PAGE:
A company may, voluntary wind up its affairs, if it is unable to carry on its business, or if it was formed only for a limited purpose, or if it is unable to meet its financial obligation, and etc. A company may voluntary wind up itself, under any of the two modes:
i.     Members voluntarily winding up
ii.    Creditors voluntarily winding up
A company may voluntarily wind up itself, either by passing:
An ordinary resolution, where the purpose for which the company was formed has completed, or the time limit for which the company was formed, has expired.
By way of special resolution
Both types of resolution shall e passed in the general meeting of the company. (484)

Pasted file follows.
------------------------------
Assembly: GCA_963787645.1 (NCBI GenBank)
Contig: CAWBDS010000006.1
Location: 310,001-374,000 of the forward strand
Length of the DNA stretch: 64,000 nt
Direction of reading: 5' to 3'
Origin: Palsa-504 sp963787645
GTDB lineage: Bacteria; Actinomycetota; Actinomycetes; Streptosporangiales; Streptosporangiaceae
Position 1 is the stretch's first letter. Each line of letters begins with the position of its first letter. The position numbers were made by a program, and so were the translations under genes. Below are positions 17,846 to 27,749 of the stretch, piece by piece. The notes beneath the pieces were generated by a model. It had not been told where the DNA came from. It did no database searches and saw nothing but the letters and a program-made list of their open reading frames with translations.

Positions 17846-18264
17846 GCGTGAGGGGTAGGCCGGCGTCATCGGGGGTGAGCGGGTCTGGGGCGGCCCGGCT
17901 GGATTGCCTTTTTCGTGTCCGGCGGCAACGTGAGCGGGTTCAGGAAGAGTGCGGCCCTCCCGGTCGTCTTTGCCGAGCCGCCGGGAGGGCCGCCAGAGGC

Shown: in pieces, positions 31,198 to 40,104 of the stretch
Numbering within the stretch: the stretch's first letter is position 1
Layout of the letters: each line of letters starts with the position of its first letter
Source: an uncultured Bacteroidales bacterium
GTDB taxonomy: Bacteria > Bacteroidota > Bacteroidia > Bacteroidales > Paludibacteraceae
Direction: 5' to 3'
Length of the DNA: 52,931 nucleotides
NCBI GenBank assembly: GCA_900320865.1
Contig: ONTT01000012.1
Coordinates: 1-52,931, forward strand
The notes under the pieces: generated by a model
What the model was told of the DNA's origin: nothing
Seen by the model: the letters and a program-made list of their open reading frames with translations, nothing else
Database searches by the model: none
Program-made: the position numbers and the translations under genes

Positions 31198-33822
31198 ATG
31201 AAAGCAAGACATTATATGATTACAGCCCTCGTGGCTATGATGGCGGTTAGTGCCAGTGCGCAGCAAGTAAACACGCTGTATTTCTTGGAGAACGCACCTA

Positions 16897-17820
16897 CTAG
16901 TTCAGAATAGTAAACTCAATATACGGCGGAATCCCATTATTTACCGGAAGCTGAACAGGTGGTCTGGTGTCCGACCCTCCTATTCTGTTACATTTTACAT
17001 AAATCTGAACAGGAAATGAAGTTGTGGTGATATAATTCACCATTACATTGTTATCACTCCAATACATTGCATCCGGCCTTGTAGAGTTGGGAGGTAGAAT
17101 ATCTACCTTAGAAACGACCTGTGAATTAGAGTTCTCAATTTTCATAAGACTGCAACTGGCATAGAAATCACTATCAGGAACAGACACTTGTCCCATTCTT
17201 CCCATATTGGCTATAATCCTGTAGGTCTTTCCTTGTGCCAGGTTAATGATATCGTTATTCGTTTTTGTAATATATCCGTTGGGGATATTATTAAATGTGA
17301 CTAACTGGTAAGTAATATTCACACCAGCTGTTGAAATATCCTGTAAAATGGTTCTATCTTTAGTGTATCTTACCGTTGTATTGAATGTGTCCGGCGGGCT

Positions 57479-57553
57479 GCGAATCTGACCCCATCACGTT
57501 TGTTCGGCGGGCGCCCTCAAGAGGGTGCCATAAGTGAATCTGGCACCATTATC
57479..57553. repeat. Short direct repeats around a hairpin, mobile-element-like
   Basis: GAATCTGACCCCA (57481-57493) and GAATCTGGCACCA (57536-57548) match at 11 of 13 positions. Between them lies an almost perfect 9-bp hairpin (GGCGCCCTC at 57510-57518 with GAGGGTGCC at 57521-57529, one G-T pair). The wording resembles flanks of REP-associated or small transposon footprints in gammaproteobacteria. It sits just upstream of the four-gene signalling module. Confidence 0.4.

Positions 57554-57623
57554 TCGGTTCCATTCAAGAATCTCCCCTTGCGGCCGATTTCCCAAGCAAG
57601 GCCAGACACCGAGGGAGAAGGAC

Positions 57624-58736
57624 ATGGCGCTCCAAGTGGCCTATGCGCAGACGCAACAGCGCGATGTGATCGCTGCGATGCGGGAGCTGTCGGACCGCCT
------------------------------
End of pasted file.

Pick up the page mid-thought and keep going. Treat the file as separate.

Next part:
Once the resolution of voluntarily winding up is passed, and then the company may be wound up, either through:
O     Members voluntarily winding up, or
o     Creditors voluntarily winding up
The only difference between the abate two, is that in case of members voluntarily winding up, Board of Directors have to make a declaration to the effect, that company has no debts. (488)
                   i.            MEMBERS VOLUNTARILY WINDING UP
Directors of the company shall call for a Board of Directors Meeting, and make a declaration  of winding up, accompanied by an Affidavit, stating that;
o        The company has no debts to pay, or
o        The company will repay it's debts; if any, within 3 years from the commencement of winding up, as specified in declaration (488)